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13 of 15 people found the following review helpful By A Customer on 10 April 2003
Format: Hardcover
...which is still very good.
Most of the story takes place in a stretch limousine that Eric Packer, the main character, a Master-of-the-Universe, is driven around. He basically goes from one side of downtown Manhattan to another in search of a haircut. The journey is made more arduous than normal by a visit by the president and a public funeral of a rapper. Eric thinks that someone is trying to kill him and employs all manner of different security defences to combat this threat.
This is DeLillo operating well within his talents and is nowhere near as good as White Noise (heartily recommended). However, and as you would expect, it is still relentlessly interesting and offers some things to think about.
Pretty good, but not vintage DeLillo.
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5 of 6 people found the following review helpful By Jean-Marc Lantz on 22 May 2003
Format: Hardcover
After the relative, intimate calm of The Body Artist following the storm of Underworld, Don Delillo's 13th novel is again a very unsettling proposition. Eric Packer, the 28-year-old megabillionnaire and stock market gambler may well be a, if not "the", Master of the Universe as he weaves his webs from inside his state-of-the-art limousine-cum-office. Priding himself on always knowing what he wants - and today he wants a haircut - he is a born manipulator who seems to have eliminated all traces of death from his clinical world. His intuition and the belief that economic fluctuations are tied to natural cycles have made him rich, and yet there are some serious unpredictable asymmetries disturbing his world. The yen rises beyond reasonable limits and Eric is worried about his prostate and his lack of sleep.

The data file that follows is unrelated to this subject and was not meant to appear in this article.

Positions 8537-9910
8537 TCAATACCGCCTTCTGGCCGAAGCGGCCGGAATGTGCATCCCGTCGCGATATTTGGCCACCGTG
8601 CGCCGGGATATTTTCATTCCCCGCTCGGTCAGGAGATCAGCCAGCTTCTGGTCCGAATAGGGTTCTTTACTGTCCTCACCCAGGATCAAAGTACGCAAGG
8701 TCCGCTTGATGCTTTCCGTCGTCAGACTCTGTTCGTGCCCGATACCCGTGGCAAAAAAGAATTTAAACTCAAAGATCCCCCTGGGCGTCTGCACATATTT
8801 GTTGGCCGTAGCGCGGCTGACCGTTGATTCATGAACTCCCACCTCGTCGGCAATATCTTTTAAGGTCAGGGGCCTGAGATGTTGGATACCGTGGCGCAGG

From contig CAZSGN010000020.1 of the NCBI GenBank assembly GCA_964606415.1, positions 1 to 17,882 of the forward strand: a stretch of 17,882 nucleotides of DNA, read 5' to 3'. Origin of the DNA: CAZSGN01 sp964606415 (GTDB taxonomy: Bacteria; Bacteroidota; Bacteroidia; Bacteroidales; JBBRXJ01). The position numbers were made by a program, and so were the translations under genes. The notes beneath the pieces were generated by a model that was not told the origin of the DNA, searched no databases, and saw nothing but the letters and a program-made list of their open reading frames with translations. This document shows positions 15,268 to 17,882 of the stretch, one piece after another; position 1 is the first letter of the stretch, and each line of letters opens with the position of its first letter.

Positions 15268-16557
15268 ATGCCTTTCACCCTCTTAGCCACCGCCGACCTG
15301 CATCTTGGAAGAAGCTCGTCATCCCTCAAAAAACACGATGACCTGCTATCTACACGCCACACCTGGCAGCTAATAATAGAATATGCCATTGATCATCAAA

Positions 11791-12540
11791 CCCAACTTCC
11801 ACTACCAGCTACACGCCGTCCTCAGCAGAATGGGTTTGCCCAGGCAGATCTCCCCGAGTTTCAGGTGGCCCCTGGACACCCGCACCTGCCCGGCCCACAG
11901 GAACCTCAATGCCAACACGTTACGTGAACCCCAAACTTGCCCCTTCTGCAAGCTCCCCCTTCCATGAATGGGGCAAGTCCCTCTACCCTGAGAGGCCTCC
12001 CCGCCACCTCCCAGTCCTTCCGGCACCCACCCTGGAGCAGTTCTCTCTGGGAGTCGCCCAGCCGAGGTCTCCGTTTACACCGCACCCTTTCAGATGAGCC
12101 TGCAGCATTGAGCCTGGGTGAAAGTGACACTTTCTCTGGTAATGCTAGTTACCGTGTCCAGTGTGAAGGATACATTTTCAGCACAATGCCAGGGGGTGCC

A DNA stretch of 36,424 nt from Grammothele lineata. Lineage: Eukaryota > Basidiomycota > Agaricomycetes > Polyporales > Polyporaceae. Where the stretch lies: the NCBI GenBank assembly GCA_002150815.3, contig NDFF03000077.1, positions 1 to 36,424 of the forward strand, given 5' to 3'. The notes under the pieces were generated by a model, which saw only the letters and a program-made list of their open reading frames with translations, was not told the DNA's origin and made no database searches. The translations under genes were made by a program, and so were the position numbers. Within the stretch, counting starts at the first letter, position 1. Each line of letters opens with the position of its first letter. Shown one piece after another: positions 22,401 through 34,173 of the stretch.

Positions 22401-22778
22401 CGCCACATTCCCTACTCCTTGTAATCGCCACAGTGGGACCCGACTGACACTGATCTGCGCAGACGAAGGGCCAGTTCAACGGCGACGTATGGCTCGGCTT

Slowly driving through a pre-11/9 New York paralysed by the visit of the President, the funeral of his favourite rapper (like a carnival celebrating life through death) and the random acts of destruction of a group of antiglobalists (attacking not only his universe but also his car), Eric slowly unravels. Divesting himself of his bodyguards he returns to the world of his childhood - the old hairdresser knew his father well, unlike Eric - and deliberately meets the man who apparently wants to assassinate him that very day.
Cosmopolis is highly construed and appears artificial at times but DeLillo's language is honed and polished to such a fine degree that the effect is totally mesmerizing and approaches the kind of minimal poetry that Eric Packer appreciates so much.
This novel needs total concentration and should be read in as few sittings as possible for it to unfold its terrible beauty.